While under the hood there is asynchrony and the inherent coordination it requires, on the outside a problem solved using parallel programming is still, when taken as a whole, a single, synchronous operation.

Elsewhere in the specification, Perl 6 provides several features that allow the programmer to indicate that parallelizing an operation will produce the same result as evaluating it serially:

Make the hard things possible

The easy things should be easy, and able to be built out of primitives that compose nicely. However, such things have to be built out of what VMs and operating systems provide: threads, atomic instructions (such as CAS), and concurrency control constructs such as mutexes and semaphores. Perl 6 is meant to last for decades, and the coming decades will doubtless bring new ways do do parallel and asynchronous programming that we do not have today. They will still, however, almost certainly need to be built out of what is available.

Thus, the primitive things should be provided for those who need to work on such hard things. Perl 6 should not hide the existence of OS-level threads, or fail to provide access to lower level concurrency control constructs. However, they should be clearly documented as not the way to solve the majority of problems.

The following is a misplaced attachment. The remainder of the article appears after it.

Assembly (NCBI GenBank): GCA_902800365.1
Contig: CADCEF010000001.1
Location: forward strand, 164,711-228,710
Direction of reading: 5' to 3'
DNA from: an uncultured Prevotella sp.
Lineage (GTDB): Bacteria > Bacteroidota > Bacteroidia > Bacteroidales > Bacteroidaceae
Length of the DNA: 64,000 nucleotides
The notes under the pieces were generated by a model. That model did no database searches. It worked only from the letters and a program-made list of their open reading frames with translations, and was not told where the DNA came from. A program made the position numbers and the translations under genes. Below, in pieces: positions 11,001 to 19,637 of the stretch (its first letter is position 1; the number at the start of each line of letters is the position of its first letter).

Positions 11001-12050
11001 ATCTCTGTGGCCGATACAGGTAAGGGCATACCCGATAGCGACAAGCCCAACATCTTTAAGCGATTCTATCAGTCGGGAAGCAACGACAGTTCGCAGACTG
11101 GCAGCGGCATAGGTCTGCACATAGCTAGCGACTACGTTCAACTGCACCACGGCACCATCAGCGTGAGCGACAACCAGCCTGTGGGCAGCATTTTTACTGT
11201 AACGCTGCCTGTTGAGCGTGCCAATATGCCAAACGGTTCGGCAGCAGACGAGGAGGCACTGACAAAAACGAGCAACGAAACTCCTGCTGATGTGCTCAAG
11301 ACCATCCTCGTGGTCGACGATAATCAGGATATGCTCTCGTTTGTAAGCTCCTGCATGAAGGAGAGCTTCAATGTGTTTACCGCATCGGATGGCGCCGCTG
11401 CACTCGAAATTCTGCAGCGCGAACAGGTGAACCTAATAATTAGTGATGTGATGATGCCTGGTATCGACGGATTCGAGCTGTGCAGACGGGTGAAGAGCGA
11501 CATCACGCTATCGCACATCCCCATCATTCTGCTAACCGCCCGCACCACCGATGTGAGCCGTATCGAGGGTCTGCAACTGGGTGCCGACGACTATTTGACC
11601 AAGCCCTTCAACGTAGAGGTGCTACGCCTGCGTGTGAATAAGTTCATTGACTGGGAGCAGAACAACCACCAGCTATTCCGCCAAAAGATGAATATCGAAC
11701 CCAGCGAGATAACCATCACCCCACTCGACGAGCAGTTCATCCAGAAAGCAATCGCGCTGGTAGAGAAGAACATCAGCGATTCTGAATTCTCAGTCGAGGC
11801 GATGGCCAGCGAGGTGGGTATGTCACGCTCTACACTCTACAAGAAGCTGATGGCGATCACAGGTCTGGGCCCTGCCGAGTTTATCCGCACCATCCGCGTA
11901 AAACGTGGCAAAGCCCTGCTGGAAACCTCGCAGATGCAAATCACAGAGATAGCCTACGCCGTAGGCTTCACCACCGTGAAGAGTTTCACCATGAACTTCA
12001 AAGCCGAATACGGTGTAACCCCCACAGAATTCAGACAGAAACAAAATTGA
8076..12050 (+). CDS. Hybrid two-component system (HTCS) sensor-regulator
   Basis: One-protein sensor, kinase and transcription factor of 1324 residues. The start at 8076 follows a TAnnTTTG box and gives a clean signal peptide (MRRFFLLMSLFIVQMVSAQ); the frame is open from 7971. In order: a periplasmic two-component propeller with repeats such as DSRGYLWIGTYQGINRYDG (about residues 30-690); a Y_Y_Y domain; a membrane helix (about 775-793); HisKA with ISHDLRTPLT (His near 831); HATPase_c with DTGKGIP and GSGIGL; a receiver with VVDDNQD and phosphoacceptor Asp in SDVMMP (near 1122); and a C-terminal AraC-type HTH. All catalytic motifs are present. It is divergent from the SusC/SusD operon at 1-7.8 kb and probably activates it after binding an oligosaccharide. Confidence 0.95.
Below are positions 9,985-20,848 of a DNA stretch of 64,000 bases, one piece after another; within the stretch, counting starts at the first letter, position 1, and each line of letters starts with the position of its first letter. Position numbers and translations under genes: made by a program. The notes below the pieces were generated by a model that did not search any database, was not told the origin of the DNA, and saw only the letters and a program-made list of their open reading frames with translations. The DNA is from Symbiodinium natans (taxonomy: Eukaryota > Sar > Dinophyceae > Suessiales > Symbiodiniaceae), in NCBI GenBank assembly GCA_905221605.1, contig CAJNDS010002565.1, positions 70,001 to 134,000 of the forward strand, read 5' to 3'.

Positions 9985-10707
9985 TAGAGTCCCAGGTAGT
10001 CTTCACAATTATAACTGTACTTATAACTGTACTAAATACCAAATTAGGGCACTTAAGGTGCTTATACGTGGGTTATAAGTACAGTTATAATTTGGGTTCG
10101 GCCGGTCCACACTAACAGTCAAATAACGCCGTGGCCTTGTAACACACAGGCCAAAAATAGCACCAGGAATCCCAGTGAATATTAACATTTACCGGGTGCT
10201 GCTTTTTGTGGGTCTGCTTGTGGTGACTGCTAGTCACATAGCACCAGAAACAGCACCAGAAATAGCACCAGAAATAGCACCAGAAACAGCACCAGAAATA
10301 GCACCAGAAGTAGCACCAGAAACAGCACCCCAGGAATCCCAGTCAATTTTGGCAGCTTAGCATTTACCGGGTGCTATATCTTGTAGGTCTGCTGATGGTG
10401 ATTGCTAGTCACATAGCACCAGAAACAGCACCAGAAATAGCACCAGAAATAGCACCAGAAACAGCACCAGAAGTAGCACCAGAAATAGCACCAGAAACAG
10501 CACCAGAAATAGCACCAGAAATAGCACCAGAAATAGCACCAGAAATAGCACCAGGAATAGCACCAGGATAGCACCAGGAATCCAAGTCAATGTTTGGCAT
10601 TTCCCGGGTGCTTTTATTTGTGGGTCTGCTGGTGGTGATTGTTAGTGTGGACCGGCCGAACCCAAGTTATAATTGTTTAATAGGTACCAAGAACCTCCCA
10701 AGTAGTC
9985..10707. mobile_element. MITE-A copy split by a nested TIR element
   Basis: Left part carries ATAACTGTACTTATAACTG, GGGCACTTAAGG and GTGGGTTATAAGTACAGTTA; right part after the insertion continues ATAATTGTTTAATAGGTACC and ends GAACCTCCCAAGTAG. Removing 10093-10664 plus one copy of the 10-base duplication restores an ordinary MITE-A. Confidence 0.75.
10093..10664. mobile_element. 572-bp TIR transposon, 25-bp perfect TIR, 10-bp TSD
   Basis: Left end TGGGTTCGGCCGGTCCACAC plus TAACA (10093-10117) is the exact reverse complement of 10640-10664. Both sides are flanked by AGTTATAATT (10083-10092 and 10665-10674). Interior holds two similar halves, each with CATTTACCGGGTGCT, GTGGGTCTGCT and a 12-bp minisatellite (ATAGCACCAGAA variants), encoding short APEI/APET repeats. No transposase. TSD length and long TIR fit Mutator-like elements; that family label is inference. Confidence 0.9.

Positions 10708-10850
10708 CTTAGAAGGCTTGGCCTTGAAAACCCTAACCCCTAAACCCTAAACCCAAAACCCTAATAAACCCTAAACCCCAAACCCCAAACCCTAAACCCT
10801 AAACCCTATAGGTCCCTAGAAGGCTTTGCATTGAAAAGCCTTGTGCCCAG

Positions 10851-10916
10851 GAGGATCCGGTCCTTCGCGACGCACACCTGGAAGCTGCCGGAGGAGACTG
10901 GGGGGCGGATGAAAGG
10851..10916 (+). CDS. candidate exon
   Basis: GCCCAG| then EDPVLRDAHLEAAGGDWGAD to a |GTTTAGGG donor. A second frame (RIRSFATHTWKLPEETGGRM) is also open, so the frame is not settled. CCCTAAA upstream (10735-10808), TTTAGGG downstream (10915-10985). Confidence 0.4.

Schedulers lie at the heart of all concurrency in Perl 6. While most users are unlikely to immediately encounter schedulers when starting to use Perl 6's concurrency features, many of them are implemented in terms of it. Thus, they will be described first here to avoid lots of forward references.

A scheduler is something that does the Scheduler role. Its responsibility is taking code objects representing tasks that need to be performed and making sure they get run, as well as handling any time-related operations (such as, "run this code every second").

The current default scheduler is available as $*SCHEDULER. If no such dynamic variable has been declared, then $PROCESS::SCHEDULER is used. This defaults to an instance of ThreadPoolScheduler, which maintains a pool of threads and distributes scheduled work amongst them. Since the scheduler is dynamically scoped, this means that test scheduler modules can be developed that poke a $*SCHEDULER into EXPORT, and then provide the test writer with control over time.

The cue method takes a Callable object and schedules it.

    $*SCHEDULER.cue: { say "Golly, I got scheduled!" }

Various options may be supplied as named arguments. (All references to time are taken to be in seconds, which may be fractional.) You may schedule an event to fire off after some number of seconds: